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So, I have two forests, let's call them alpha.example.com and bravo.example.com. The NETBIOS names of the domains are ALPHA and BRAVO, respectively. That would seem to imply that there is no problem with the domain naming, they have two different names, both DNS-wise and NETBIOS-wise.

I have the following servers as domain controllers:

  • dc01.alpha.example.com
  • dc02.alpha.example.com
  • dc01.bravo.example.com

When I try to establish a forest trust between ALPHA and BRAVO like this, I get "No Logon servers available to service the logon request" when it comes to actually verify the trust. I've found some forum threads online as well as heard some anecdotal evidence that there are issues when connecting two domains together where there are the same names for the domain controllers in both domains. This doesn't seem to make sense to me, and it sounds like it's a bug in Microsoft tools.

I didn't think this should be an issue, since dc01.alpha.example.com and dc01.bravo.example.com are obviously two different machines, but Windows doesn't seem to agree with me.

Am I missing some piece of information that would enable me to get this setup to work? Renaming the domain controllers is a bad answer for us unfortunately, because the end game is connecting together a lot of forests that all have domain controllers named the same. That would mean renaming a bunch of DC:s.

For the record, renaming one of the domain controllers does allow me to establish a trust, but I really don't want to have to do that in the real world if I can help it.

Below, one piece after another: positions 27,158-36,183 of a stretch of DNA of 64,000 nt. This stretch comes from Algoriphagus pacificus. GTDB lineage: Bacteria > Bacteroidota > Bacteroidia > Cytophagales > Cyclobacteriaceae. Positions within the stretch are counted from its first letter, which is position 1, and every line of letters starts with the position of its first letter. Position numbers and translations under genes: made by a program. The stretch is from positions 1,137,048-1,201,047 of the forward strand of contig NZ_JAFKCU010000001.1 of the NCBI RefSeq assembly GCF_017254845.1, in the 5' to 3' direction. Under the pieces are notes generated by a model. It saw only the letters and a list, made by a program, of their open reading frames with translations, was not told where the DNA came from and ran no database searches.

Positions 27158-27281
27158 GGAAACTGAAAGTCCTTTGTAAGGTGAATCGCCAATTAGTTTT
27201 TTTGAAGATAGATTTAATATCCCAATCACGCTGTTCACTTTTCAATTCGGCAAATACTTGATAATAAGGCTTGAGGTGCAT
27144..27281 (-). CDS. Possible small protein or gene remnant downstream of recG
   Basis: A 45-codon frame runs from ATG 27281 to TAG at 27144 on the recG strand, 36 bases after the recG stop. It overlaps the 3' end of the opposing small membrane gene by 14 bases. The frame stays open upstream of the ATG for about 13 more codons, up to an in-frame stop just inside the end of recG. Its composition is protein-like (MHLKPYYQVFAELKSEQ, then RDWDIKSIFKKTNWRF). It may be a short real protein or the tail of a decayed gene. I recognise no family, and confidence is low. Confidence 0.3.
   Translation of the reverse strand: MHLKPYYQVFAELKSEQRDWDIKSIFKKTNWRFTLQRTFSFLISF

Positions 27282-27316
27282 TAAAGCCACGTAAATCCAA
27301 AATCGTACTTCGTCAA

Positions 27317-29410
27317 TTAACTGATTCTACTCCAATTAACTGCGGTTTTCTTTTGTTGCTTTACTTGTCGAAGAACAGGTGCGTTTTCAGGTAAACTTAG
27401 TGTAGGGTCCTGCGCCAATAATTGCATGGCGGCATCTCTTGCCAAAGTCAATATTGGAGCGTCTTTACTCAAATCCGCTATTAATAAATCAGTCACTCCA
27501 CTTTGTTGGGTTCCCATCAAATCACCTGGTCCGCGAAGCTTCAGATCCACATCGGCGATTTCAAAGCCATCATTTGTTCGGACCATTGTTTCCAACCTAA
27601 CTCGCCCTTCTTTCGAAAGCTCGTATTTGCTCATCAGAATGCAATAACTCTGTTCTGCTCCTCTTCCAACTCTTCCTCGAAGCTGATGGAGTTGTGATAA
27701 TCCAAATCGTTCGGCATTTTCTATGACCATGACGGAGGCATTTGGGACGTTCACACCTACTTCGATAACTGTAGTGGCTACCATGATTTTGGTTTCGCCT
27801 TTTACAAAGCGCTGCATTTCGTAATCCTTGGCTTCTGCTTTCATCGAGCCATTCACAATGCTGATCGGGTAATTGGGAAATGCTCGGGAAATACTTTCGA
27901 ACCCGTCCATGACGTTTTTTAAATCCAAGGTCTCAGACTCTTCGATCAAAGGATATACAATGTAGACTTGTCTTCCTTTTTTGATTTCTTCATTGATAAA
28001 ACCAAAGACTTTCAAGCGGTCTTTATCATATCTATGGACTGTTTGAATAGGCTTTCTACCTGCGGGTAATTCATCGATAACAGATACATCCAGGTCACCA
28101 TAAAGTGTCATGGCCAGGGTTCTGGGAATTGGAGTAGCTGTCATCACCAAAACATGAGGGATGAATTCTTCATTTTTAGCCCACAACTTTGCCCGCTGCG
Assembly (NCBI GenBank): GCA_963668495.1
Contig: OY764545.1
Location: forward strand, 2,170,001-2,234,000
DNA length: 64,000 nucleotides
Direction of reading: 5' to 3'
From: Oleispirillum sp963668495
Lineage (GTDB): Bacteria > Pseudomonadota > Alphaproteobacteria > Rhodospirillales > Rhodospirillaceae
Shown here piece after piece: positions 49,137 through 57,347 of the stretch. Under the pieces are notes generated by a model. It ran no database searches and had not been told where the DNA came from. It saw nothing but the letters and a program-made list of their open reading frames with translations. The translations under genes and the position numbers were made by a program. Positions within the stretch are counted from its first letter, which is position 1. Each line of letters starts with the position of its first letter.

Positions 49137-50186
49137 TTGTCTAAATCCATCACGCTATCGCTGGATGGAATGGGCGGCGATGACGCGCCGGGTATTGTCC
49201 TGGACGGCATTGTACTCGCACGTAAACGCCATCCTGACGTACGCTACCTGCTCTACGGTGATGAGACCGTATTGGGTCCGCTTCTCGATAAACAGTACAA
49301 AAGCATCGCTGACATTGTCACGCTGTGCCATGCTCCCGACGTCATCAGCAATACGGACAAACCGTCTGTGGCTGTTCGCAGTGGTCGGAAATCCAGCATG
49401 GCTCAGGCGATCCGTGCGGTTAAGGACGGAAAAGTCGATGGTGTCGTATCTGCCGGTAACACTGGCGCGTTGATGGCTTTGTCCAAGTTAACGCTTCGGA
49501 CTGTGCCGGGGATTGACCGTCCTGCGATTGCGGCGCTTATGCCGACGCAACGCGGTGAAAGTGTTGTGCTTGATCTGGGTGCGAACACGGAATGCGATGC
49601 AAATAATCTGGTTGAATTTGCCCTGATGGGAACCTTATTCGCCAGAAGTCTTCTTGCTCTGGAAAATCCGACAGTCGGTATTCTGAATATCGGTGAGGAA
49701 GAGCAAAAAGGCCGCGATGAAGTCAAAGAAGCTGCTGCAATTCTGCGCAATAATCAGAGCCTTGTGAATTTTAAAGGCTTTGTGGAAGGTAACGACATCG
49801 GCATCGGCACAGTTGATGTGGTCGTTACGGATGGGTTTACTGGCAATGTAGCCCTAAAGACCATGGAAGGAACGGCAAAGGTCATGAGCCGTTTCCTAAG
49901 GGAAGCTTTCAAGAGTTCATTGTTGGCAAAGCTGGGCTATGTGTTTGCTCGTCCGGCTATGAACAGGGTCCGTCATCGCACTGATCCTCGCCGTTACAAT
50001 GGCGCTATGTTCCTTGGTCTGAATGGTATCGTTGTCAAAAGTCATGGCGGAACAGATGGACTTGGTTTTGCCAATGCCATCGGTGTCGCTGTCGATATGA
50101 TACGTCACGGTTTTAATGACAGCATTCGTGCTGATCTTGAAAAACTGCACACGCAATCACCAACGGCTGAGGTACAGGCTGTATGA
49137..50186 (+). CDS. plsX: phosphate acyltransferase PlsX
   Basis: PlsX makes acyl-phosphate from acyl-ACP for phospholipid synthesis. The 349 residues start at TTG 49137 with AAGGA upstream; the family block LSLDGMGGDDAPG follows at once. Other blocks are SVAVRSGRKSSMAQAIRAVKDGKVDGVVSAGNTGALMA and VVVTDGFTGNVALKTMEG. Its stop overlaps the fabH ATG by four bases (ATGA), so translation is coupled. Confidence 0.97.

All machines in the lab are running Windows Server 2012 R2 up to date on patches, but with no special hotfixes installed.

DNS is setup in the following way: in the ALPHA domain, a stub zone is added for bravo.example.com, pointing at dc01.bravo.example.com's IP address. In turn, dc01.bravo.example.com uses dc01.alpha.example.com and dc01.bravo.example.com as upstream DNS. It's a bit of a hacky setup (because it's a lab...), but the result is correctly workign DNS resolution in both ways. dc01.bravo.example.com can resolve names in bravo.example.com (because it's authoritative) and alpha.exaple.com names are correctly resolved because upstream DNS is authoritative for it. Resolvers in alpha can resolve bravo's names correctly because of the stub zone (which is added to AD so that both DNS servers get it.)

I have additionally tried:

  • Changing from a stub zone to a conditional forwarder
  • Running a forest trust rather than an external trust

No change in symptoms.

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  • Did you set up DNS forwarders from each domain to the other domain? – joeqwerty Sep 28 '15 at 14:57
  • @joeqwerty DNS is correctly set up. I have added some details regarding the DNS setup in the post. – Per von Zweigbergk Sep 28 '15 at 14:58
  • What about adding the DNS domain of the other domain(s) to the DNS suffix search order? So in alpha, add bravo.example.com to the search order. – Greg Askew Sep 28 '15 at 16:11
  • @GregAskew I'm not sure what that would accomplish, considering that the trust works fine as long as the DC's have different names. If anything, that might make the problem worse. – Per von Zweigbergk Sep 28 '15 at 16:51
  • Ah ok. Unfortunately I think you are fully into unorthodox territory. If you find someone that is doing this successfully, let us know. – Greg Askew Sep 28 '15 at 17:15